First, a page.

Wednesday 26 October 2022

Other Lives in Samuel Pepys's Diary: A Collection of Creative Writing Inspired by Pepys's Journal of the 1660s

By Kate Loveman

Samuel Pepys’s diary of the 1660s is famous for detailing his hectic private life, alongside major events such as the plague of 1665 and the Great Fire of London. In the diary, there are also glimpses of female servants, enslaved Black people, and other Londoners whose lives barely appear in more conventional historical records. The diary is a tremendous source for historians and a great inspiration for creative writers.  

The Reimagining the Restoration project was set up to investigate the history and reception of the diary. In May 2022, the project funded online Creative Writing workshops for the public, led by Yvonne Battle-Felton (a historical novelist and Creative Writing tutor) and by me, Kate Loveman (the project’s lead researcher and a specialist on Pepys).  

Over the next few months, some of our writers developed their work for an online collection, Other Lives in Samuel Pepys’s Diary. They produced lively, witty and provocative pieces based on three figures mentioned in the diary: Jane Birch (a servant in the Pepys household); an unnamed Deaf boy whom Pepys encountered at a party; and Mingo, a young Black man who had been enslaved as a child and who lived next door to Pepys. The collection features an introduction to each figure (with diary excerpts), followed by the imaginative responses from our authors.

You can download the ebook here.

By way of example, below are excerpts from Pepys’s description of the Great Fire of London and a story from one of our authors, Sue Wright. Here Sue imagines Jane Birch writing to her mother following the disaster.

If you’d like more information about the collection or the project, please see our website or email Kate Loveman (

If you’d like to hear a story performed, listen to Elizabeth Uter read her work "The Glorious Life of Mingo – William Battenby – In Service to Life" here.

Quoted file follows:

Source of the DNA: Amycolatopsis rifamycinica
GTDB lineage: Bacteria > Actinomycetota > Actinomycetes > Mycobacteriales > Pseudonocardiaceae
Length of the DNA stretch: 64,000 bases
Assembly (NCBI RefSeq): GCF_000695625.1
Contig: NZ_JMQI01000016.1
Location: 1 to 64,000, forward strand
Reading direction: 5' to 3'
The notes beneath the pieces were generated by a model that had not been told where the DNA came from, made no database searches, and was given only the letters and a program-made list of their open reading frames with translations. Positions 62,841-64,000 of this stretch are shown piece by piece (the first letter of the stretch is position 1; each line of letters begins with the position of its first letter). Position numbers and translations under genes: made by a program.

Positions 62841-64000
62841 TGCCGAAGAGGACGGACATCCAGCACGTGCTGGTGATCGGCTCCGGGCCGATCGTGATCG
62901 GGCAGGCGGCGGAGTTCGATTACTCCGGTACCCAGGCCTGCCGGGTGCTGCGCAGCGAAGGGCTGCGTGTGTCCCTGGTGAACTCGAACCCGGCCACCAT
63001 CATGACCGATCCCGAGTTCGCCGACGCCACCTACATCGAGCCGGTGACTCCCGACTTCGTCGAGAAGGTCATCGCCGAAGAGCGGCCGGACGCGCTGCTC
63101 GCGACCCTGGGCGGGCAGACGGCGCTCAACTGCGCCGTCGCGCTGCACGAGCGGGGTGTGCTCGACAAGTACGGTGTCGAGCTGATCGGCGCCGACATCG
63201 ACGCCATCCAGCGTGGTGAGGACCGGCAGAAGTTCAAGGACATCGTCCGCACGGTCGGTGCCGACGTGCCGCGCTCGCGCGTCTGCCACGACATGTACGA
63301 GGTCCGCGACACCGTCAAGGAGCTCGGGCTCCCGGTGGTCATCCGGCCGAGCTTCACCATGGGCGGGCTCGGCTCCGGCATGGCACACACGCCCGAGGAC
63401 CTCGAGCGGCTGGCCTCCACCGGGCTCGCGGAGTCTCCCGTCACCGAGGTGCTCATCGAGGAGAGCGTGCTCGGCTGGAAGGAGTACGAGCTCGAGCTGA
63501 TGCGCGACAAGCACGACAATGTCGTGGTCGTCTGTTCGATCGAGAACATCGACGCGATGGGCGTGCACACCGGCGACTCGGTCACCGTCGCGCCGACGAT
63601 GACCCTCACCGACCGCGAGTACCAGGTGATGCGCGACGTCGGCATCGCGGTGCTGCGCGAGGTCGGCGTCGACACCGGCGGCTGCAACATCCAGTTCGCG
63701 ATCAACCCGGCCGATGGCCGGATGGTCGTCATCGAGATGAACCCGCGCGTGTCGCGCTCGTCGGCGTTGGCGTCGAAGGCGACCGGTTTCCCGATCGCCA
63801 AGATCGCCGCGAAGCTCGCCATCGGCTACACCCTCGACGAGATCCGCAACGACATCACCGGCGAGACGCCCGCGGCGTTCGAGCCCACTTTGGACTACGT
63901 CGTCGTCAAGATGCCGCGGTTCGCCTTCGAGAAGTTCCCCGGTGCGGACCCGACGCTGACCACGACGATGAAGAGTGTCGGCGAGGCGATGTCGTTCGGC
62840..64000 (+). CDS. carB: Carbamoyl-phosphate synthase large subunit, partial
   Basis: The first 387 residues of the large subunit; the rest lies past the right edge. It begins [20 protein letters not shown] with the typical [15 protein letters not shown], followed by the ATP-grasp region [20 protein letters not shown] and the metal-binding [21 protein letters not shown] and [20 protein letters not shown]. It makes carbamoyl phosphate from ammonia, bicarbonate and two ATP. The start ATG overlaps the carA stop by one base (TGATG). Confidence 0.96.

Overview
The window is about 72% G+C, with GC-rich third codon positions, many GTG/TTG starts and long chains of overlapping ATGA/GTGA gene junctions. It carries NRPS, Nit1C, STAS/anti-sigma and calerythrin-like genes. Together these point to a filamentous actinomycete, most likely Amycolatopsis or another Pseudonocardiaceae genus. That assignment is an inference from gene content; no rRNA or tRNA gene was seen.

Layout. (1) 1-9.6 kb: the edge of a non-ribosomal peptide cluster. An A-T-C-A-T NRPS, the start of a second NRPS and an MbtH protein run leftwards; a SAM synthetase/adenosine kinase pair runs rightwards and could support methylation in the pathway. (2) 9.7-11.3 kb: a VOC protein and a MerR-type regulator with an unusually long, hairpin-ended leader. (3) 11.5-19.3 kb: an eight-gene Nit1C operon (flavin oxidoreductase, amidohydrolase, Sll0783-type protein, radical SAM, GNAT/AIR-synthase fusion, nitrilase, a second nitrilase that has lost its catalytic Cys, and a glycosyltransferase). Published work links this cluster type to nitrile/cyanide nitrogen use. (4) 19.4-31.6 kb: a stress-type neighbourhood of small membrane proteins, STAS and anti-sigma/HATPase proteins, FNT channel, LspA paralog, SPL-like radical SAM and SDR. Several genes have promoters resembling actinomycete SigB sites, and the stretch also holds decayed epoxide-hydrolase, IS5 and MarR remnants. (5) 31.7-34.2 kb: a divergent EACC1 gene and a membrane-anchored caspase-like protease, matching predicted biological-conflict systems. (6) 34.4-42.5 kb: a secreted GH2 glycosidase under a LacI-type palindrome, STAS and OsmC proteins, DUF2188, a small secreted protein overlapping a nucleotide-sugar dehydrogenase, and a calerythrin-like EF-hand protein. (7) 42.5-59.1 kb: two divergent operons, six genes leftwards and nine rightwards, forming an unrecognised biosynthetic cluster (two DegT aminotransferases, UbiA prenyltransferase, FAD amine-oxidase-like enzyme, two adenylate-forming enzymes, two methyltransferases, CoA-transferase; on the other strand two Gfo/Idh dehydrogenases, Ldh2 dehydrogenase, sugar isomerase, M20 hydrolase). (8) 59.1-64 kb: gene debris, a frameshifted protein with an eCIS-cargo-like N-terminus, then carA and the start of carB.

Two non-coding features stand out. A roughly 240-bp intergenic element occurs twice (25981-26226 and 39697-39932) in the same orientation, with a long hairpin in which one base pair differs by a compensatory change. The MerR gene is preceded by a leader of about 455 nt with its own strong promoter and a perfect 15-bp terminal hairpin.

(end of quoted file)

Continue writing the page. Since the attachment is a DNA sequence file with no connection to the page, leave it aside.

Reimagining the Restoration is funded by the Arts and Humanities Research Council

Samuel Pepys’s diary, 2 September 1666

(Lords day) [Sunday]. Some of our mayds sitting up late last night to get things ready against our feast to-day, Jane called us up about 3 in the morning, to tell us of a great fire they saw in the City. So I rose and slipped on my nightgowne, and went to her window, and thought it to be on the back side of Markelane at the farthest; but being unused to such fires as followed, I thought it far enough off; and so went to bed again and to sleep. About seven rose again to dress myself, and there looked out at the window and saw the fire not so much as it was and further off. So to my closett [study] to set things to rights after yesterday’s cleaning. By and by Jane comes and tells me that she hears that above 300 houses have been burned down to-night by the fire we saw, and that it was now burning down all Fish-street, by London Bridge. So I made myself ready presently [immediately], and walked to the Tower ...

(Text from the 1890s Wheatley edition, more here).

"Too Weary to Write All Week," by Sue Wright

… Do not be alarmed when I tell you about a fire. All is well. James saw the first signs when he went out to fetch more wood for the stove. He called me outside where I witnessed an orange glow over the rooftops, black smoke darkening the night sky hiding any stars. My master was not alarmed when, frightened, I roused him. Indeed, he cursed me and soon returned to his bed and seemed undisturbed by the commotion in the streets as people fled the fire. Sarah wept until dawn for fear we would be burned. My teeth were on edge with all her sobbing and wailing, and her complaints about the smell of fish causing her to feel ill. James sought to comfort her when my back was turned but I soon sent him back out to keep an eye on the fire and for the watchman for any word. 

Although many houses were lost in the fire, we remained safe, thank the Lord. Our neighbours were uninjured, but I feared there are people without homes. My master woke early, demanding breakfast. I told him of houses burned down in the night and he ventured out to explore, returning with his clothes and wig smelling of smoke and smeared with ash, hurriedly changing before his guests arrived. He has no thought for the laundry he creates or the laundry-maid’s chilblains. 

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